That being said, simply following the rules of a language’s phonology won’t give an author all the tools they need to create a convincing and unique lexicon. They also need to be able to use phonesthemes.2 A phonestheme is a collection of sounds that is associated with a particular emotion or a general impression. A group of phonesthemes may not have any etymological association with one another. These groups of consonants and other segments capture a word’s feeling rather than its actual meaning.

A good example of this comes from the Harry Potter series. The character name Snape starts with the consonant cluster sn, which carries “vaguely unpleasant connotations”.2 Even though J.K. Rowling herself claims to have named the character after a town, the fact that Snape sounds like sneer, snail, snake, sneak, and snipe is hard to ignore. Another made-up name in Harry Potter that uses the concept of phonesthemes to its advantage is Quirrel, which evokes both squirrel and quarrel, which both communicate something about the nervousness of the character.

Going from one language to another

After an author has produced coinages for their fiction, by considering how sounds work in their native language and the different connotations they have, a translator then has to figure out how to take all of these words (and their connotations!) and make them work in an entirely different linguistic and cultural context. Even translating between languages that seem relatively similar, such as English and French, can pose a challenge. There are lots of sounds in English that don’t exist in French and vice versa. The sounds /th/ and /h/, which are very common in English, aren’t part of French. Therefore, simply transposing Hogwarts from English to French may not be the best choice—while this translation would be closer to the original text, it would be unpronounceable to French readers. In addition, the fact that it is composed of hog + wart(s) would not be transparent to the French audience. Perhaps because of these concerns, the French translator of Harry Potter and the Philosopher’s Stone, Jean-François Ménard, translated Hogwarts as Poudlard, which is a portmanteau of pou (“louse”) and lard (“lard” or “pig”). Because J.K. Rowling’s original compounding strategy was adopted, the French translation remains just as semantically charged as the original word.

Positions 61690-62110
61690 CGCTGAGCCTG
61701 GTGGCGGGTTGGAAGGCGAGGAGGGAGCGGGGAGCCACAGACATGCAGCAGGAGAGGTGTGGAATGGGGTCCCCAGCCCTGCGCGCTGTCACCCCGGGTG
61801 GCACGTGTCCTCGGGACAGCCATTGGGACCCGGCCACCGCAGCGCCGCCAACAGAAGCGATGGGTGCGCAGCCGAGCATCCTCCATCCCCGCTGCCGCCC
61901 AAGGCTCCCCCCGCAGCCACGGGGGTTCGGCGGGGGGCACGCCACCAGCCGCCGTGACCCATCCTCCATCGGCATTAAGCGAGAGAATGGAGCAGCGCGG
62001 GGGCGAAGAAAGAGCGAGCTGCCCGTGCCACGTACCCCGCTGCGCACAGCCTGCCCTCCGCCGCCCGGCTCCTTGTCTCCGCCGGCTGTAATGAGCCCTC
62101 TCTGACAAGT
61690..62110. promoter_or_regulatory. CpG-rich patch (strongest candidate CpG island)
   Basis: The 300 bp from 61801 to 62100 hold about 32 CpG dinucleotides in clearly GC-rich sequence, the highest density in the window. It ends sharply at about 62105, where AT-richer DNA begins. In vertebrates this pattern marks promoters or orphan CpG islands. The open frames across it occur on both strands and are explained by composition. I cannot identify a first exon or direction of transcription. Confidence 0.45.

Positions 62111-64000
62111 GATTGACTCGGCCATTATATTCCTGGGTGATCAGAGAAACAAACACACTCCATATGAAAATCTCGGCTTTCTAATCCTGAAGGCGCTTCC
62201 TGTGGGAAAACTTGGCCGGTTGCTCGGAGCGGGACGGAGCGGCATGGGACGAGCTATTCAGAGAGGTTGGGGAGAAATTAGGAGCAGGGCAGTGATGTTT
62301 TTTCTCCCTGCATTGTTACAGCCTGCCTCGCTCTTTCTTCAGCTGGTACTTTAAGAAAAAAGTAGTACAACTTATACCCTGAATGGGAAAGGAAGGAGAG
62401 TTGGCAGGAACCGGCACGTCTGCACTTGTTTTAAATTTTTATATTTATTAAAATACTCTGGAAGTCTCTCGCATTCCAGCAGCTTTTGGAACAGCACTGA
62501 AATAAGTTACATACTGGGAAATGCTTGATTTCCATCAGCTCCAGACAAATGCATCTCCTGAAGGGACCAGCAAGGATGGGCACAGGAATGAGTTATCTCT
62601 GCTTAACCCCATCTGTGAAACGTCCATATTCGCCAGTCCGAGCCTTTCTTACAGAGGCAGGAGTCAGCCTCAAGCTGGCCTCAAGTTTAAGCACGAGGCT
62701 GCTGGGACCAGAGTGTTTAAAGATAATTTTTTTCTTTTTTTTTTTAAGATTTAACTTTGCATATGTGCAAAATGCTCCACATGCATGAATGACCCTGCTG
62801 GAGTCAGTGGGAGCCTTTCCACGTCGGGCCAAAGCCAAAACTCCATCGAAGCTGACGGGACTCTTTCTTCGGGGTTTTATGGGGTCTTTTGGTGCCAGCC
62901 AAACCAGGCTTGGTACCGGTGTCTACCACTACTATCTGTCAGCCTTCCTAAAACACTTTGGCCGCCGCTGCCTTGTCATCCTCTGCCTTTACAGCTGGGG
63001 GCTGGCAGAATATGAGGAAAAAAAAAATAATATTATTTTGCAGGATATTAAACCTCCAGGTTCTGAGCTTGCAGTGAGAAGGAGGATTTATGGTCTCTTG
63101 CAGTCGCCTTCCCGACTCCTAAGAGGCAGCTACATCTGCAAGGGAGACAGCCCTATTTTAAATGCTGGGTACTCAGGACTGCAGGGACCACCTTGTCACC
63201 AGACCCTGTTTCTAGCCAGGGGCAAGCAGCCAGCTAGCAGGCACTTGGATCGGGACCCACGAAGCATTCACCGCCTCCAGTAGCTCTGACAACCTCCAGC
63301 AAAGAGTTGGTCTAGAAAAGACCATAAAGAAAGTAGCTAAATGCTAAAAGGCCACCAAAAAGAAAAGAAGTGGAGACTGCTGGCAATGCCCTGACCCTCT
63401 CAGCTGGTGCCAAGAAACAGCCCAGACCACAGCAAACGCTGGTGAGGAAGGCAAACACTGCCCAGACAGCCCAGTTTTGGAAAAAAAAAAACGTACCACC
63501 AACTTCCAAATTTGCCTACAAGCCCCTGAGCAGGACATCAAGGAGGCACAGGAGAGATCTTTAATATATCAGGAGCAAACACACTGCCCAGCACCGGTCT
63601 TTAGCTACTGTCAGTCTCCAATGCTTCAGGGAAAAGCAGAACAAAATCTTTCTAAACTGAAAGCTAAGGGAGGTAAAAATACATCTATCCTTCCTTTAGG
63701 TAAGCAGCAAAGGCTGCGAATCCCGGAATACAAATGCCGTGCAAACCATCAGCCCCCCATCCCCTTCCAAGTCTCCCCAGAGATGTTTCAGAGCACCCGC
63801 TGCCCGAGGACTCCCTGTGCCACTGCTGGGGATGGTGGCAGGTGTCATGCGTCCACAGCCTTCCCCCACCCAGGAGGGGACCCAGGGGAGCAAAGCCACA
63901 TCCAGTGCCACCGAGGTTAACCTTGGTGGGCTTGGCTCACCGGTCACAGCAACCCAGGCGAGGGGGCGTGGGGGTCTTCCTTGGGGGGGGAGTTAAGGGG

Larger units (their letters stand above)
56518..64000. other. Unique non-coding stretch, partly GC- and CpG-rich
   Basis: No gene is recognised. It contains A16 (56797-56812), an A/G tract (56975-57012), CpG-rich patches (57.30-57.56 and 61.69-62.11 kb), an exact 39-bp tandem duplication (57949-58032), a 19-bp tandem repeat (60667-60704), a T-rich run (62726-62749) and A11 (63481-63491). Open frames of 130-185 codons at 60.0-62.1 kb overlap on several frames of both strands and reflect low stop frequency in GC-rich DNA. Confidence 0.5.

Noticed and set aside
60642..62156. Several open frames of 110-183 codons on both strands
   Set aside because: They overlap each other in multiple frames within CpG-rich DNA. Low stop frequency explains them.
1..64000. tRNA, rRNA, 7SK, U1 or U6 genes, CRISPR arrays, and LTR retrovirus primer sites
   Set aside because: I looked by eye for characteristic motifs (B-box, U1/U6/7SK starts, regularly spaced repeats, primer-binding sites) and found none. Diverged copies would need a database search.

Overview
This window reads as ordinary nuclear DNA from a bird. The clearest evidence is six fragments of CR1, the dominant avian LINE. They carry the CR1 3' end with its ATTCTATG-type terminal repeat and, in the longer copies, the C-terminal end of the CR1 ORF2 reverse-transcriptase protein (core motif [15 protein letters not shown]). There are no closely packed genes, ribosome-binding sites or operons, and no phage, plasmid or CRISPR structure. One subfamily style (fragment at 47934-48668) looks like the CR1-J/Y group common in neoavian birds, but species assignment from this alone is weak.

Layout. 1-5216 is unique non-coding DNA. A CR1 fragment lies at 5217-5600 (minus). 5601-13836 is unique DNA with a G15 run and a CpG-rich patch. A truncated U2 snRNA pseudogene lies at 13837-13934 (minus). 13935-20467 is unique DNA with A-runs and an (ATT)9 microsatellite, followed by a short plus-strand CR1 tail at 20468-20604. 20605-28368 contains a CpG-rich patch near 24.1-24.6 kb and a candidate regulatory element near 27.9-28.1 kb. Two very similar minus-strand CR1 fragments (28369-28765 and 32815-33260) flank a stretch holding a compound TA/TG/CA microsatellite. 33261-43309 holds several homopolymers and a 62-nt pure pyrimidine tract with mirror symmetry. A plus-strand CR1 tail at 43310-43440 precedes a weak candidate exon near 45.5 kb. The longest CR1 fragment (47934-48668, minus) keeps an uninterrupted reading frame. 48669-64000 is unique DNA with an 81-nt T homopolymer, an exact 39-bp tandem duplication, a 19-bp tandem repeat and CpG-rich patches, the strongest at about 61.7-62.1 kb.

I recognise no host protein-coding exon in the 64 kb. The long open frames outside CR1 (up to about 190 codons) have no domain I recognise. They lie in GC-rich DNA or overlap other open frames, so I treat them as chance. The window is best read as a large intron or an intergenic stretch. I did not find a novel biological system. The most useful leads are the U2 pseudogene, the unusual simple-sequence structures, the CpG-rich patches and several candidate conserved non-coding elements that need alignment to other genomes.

However, even the best of intentions can go a little awry in translation. For example, the Italian translator of Harry Potter translated Professor Snape’s name as Piton, meaning “snake”. Whether such a literal translation evokes an equivalent response in the reader is up for debate—did the Italian translator really manipulate meaning in the same way as the original author if the new text has a Professor Snake?

Making things sound foreign on purpose

Even with these powerful tools, authors don’t only borrow from the toolbox available to them in their own languages when inventing words for a story. Using the phonology (the set of specific sound patterns) of a foreign language can create an impression of strangeness or otherworldliness. For example, in the 1962 novel A Clockwork Orange, the main character and the members of his gang use a strange sort of slang they call Nadsat. The author of the text, Anthony Burgess, used a variety of techniques to create an anti-language, which is a deliberately obscure lexicon used by a group that sets itself up as antithetical to society.3